Dipeptidyl peptidase 4 as a therapeutic target in ischemia/reperfusion injury

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Abstract

Dipeptidyl peptidase 4 (DPP4, DPPIV, CD26, EC 3.4.14.5) was discovered more than four decades ago as a serine protease that cleaves off N-terminal dipeptides from peptide substrates. The development of potent DPP4 inhibitors during the past two decades has led to the identification of DPP4 as a target in the treatment of type 2 diabetes. The favorable effect of DPP4 inhibitors is based on prevention of the in vivo inactivation of the incretin hormone, glucagon-like peptide-1 (GLP-1) by DPP4. Apart from GLP-1, a number of other biologically active peptides are truncated by DPP4. For these peptides, the physiological relevance of their truncation has yet to be fully elucidated.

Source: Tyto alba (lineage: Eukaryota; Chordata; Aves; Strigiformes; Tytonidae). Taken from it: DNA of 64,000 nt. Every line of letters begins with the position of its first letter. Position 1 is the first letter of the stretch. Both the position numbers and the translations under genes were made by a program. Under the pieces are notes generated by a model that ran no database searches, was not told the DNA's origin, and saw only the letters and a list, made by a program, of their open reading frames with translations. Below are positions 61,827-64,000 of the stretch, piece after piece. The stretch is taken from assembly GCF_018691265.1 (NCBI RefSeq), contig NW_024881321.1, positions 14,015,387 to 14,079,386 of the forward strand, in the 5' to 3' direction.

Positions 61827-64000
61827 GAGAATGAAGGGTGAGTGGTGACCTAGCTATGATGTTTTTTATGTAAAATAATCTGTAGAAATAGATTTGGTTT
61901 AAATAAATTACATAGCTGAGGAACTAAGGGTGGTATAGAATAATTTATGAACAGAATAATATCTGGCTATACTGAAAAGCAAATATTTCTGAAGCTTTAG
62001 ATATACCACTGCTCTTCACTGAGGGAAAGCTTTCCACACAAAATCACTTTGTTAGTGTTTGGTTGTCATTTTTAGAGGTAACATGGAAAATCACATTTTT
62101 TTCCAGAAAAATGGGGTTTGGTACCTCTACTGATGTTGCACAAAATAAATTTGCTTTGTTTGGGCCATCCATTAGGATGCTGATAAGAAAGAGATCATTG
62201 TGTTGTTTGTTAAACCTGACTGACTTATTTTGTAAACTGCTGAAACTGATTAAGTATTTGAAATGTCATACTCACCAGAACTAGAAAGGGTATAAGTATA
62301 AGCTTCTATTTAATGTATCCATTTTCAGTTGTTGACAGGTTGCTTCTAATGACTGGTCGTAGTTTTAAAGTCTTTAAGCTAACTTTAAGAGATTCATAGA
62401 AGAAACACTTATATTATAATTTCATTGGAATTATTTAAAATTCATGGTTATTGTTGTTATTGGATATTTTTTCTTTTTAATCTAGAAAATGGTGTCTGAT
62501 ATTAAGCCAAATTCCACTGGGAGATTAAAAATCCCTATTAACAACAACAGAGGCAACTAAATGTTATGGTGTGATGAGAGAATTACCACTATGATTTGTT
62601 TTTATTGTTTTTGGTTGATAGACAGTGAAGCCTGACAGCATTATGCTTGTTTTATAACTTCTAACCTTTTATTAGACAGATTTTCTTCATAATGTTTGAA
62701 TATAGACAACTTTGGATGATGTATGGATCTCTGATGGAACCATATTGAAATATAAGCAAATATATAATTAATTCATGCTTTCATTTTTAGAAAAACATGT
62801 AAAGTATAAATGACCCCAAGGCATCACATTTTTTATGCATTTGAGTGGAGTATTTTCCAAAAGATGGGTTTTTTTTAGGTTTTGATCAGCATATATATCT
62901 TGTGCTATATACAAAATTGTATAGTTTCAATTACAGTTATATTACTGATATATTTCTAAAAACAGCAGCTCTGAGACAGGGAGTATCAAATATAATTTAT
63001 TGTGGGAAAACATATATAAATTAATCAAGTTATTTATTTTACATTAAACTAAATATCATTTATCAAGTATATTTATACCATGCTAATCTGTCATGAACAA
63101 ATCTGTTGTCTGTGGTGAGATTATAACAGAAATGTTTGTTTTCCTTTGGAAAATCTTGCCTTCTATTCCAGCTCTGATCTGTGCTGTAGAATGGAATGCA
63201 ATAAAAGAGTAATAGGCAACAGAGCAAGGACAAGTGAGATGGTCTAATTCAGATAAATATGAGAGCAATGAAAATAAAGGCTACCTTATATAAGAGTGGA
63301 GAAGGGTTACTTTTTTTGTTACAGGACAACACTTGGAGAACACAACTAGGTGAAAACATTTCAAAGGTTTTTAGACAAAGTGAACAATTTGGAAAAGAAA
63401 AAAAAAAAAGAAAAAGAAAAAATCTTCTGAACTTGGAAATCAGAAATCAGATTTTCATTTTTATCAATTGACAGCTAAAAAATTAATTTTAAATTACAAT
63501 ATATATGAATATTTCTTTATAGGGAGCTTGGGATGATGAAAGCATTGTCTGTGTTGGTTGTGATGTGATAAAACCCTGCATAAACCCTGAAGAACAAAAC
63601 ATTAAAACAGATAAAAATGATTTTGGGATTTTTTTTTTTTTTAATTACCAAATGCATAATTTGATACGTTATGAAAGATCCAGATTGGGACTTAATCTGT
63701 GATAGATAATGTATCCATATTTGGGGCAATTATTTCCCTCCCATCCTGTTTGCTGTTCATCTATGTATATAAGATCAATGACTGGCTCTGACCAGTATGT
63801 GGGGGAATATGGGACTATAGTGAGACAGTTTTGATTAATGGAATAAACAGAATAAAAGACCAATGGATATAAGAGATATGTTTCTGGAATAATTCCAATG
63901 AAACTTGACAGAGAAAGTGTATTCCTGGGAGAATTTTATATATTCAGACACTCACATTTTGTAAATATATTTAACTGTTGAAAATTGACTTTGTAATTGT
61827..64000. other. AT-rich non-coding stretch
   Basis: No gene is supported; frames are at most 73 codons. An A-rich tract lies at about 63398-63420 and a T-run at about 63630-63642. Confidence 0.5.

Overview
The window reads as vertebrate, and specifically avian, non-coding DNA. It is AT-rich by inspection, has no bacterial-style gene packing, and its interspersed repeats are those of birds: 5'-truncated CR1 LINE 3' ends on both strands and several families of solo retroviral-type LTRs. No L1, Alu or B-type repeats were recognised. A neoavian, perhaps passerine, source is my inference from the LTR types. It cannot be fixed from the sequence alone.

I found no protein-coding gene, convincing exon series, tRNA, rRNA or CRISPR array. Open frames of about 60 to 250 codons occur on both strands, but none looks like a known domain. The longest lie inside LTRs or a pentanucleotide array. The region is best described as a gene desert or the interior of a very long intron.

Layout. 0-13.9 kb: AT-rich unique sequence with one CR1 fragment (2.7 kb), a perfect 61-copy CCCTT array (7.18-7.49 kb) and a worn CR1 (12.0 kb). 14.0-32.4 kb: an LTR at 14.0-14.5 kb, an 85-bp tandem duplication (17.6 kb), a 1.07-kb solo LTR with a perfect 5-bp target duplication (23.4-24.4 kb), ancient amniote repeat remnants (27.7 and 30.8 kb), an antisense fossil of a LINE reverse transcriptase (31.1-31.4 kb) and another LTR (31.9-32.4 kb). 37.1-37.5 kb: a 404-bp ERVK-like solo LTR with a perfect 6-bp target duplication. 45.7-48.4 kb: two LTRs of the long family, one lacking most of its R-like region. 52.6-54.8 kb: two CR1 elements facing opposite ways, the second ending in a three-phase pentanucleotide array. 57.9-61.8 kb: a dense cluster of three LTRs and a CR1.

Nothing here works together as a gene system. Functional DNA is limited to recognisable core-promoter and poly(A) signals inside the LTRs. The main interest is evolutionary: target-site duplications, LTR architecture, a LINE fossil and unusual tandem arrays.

Within the last 10 years, DPP4 inhibitors have been employed in several animal models of lung and heart disease, in which injury was induced by an ischemic insult followed by subsequent reperfusion. In this review, we present a state-of-the-art of the ischemia/reperfusion injury (IRI)-related pharmacological actions of DPP4 substrates, including GLP-1, stromal cell-derived factor-1 alpha and vasoactive intestinal peptide. Furthermore, we discuss the large body of experimental work that now provides compelling evidence for the advantageous impact of DPP4 targeting in IRI. However, possible risks as well as underlying mechanisms are yet to be elucidated before translating these promising treatment strategies into clinical practice.

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